David Gans (tnf) Tue 23 Nov 04 20:17
Seems to me the whole nature of political discourse is different now. We have a compliant and often complicit press, 20-some years of relentless pounding of Reaganistic values as opposed to the JFK world I grew up in, and it seems to me there are an awful lot of people who have bought into the faith-based style of the Bush regime. I don't know if there are enough con- cerned citizens to make a dent in the shield of bullshit and denial that protects these kleptocrats from the consequences of their lies.
Carol Brightman (carolbrightman) Tue 23 Nov 04 21:12
When you get in touch with these concerned folks, suddenly you see it all differently. I haven't been in touch with them myself up here in Maine, and this more optimistic angle is a result of a few book tours around the country over the last month or so. You can only hear so much breastbeating over the elections before you want to take more direct action. In Maine the Iraqi recruits are mostly National Guard and REserves, and the families are left without breadwinners, with kids and drastically cut budgets. Something to do there...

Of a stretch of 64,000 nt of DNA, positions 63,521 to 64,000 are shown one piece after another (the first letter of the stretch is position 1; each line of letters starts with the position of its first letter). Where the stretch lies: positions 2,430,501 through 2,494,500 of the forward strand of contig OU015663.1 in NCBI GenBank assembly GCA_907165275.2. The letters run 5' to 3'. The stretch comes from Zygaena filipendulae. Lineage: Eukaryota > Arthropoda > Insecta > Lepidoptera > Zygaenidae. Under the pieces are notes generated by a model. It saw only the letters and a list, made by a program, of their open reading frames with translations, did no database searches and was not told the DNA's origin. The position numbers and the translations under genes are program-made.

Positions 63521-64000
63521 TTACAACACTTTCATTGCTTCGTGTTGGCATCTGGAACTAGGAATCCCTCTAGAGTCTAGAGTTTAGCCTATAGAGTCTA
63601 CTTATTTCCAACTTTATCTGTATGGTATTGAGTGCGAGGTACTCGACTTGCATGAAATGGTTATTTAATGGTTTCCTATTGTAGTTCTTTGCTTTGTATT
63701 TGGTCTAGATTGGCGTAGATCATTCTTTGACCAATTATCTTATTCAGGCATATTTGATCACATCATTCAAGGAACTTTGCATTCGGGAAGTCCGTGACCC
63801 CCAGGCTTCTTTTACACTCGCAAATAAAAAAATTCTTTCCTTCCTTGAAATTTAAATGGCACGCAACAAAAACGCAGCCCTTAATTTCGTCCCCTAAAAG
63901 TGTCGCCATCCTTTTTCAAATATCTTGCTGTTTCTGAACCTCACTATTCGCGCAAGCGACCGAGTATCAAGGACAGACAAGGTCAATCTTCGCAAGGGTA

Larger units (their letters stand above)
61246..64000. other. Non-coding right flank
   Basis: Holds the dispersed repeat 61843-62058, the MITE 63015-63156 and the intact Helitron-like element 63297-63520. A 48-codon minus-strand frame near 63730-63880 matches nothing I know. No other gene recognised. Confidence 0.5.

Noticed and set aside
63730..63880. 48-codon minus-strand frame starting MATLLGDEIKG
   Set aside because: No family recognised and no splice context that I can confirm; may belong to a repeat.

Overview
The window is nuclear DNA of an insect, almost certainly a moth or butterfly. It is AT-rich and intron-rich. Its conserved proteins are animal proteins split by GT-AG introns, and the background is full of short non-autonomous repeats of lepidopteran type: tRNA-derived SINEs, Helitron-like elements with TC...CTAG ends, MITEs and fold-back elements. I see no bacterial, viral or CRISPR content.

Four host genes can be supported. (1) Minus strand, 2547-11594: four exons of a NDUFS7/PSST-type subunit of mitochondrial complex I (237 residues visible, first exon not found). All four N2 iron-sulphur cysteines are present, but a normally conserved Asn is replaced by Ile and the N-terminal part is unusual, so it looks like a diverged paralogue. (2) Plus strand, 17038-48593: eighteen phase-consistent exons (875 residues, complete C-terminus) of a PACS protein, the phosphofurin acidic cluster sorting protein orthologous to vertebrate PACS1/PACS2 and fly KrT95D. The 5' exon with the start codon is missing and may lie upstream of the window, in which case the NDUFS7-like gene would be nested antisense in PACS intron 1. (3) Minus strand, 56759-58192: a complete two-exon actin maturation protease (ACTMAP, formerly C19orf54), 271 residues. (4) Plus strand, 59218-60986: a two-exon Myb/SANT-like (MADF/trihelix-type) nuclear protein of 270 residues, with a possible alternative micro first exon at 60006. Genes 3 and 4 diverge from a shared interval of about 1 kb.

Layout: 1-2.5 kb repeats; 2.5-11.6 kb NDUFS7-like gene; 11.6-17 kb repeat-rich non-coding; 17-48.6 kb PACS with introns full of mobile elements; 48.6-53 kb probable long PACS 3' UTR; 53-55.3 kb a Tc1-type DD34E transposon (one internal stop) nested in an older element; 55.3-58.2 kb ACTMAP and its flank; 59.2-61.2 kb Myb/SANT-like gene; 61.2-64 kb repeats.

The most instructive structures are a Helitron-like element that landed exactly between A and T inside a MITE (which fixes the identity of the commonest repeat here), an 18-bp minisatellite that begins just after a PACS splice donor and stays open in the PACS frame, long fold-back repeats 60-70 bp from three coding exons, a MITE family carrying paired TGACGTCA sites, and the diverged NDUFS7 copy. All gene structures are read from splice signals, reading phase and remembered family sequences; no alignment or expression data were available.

David Gans (tnf) Tue 23 Nov 04 21:41
I sure hope so, Carol. I'm not breastbeating; I'm depressed and scared. We need to take our country back.